#31: Idlewild – Actually It’s Darkness (2000)
The chemistry of the three minute single. The filter through which music is viewed as a series of overblown, headphone-clad pronouncements, the mechanics of attraction (welcome to Lazer Guided Melody, the music blog where you’re never more than four minutes and thirty-three seconds away from pretentious proclamation – and yes, that’s a joke for the John Cage fans out there). Today’s Festive Fifty entry is a case in point; an array of sound that fosters an emotional connection, elements that expand beyond the confines of verse chorus verse. As befits any collection of favourite songs, ‘Actually It’s Darkness’ (for all of its indie anthem leanings) represents a time and place, context imprinted above the fuzzy melody. But such is the track’s warmth and intelligently-attuned energy, it would be a mistake to infer that this is little more than generic indie noise enhanced by notions of nostalgia.
Later, and Idlewild’s scope increased, the sound grew more polished and radio-friendly, and much of the lustre was lost. But their first two full-length albums – 1998’s Hope Is Important and the millennial follow-up 100 Broken Windows – both harbour an intriguing sense of equilibrium, something that’s epitomised in the song below the words. This balance is a finely structured affair, individual components of the song’s dynamic tenderly entwined; the fragility of the vocal compliments the raucousness of the guitars, the tendency to embrace catchy (and commercial) pop sentiment is reigned in by a vivaciousness of momentum, by a subversive sheen that underpins the wordplay. The youthful exuberance on display is delicately framed, sentiment that, if not exactly addressing the listener, does draw him or her closer with its implication of dialogue. And beyond all that, I’d argue that this particular track succeeds via a perceptible vulnerability. It’s a record that isn’t self-celebratory – rather, it’s one whose sensitivity is embedded within the narrative, neither flaunted or obscured but left to infiltrate the overall effect – which is ultimately what makes this special – the mechanics of attraction.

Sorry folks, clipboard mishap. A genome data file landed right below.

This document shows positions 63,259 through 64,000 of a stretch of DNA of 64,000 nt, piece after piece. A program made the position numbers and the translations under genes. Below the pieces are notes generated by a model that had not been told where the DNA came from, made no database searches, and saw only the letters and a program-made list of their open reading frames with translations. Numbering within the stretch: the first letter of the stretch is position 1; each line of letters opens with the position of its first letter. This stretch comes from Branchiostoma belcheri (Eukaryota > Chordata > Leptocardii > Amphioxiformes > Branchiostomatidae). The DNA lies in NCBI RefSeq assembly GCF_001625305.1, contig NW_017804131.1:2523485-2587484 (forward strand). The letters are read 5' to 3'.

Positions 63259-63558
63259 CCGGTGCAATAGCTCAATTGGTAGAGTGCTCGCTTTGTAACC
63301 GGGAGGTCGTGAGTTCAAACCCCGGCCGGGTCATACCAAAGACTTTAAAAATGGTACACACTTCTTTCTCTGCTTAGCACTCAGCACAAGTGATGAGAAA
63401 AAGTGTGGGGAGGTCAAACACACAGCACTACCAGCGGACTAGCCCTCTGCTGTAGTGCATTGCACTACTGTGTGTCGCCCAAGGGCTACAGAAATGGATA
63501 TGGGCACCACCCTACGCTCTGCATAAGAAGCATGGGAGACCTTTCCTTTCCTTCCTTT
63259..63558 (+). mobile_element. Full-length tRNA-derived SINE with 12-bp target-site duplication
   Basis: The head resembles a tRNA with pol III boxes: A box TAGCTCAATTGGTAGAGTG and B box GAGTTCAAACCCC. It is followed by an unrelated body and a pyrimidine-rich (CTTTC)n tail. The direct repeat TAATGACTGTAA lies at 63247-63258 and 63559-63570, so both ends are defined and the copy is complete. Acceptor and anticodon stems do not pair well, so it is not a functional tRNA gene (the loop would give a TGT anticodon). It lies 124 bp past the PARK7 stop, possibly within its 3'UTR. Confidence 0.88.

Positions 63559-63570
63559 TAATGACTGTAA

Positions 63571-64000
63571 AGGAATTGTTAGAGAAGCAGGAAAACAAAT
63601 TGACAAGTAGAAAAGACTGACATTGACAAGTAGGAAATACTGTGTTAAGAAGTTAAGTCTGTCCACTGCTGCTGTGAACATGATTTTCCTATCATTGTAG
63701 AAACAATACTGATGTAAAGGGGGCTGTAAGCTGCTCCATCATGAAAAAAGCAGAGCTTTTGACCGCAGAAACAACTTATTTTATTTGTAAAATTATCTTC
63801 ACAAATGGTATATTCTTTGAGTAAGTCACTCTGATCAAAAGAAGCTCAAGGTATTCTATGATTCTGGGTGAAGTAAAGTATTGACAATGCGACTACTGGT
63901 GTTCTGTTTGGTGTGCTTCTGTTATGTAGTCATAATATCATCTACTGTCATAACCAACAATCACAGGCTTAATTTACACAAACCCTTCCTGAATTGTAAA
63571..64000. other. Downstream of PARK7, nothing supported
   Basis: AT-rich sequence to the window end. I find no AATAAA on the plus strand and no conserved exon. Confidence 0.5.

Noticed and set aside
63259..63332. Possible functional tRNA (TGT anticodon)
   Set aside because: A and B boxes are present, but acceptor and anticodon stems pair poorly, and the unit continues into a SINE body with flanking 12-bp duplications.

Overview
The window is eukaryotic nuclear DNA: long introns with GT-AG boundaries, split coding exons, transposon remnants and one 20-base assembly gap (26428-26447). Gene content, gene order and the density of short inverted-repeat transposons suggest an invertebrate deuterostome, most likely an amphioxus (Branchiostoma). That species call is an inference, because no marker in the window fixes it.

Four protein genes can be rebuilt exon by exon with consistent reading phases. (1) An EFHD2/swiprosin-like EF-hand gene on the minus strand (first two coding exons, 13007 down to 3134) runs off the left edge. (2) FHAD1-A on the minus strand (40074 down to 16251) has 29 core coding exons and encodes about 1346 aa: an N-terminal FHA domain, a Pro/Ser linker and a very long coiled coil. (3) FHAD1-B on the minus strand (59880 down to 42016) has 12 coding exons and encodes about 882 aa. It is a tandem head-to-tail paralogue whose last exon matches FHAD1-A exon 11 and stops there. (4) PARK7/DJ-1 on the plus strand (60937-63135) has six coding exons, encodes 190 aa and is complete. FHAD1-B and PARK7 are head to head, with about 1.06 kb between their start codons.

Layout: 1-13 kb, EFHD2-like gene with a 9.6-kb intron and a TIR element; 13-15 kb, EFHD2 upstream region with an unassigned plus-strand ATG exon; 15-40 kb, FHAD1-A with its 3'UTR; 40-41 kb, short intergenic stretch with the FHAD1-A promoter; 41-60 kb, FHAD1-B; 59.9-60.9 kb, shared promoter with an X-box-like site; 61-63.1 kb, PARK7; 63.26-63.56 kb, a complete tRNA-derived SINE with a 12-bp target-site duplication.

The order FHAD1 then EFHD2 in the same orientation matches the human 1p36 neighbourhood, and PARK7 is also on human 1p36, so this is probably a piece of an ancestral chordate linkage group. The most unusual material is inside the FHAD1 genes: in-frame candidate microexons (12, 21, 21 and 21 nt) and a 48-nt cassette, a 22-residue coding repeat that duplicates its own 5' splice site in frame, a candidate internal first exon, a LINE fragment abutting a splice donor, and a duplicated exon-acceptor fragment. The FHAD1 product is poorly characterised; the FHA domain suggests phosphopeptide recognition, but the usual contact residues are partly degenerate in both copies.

Idlewild / Actually It’s Darkness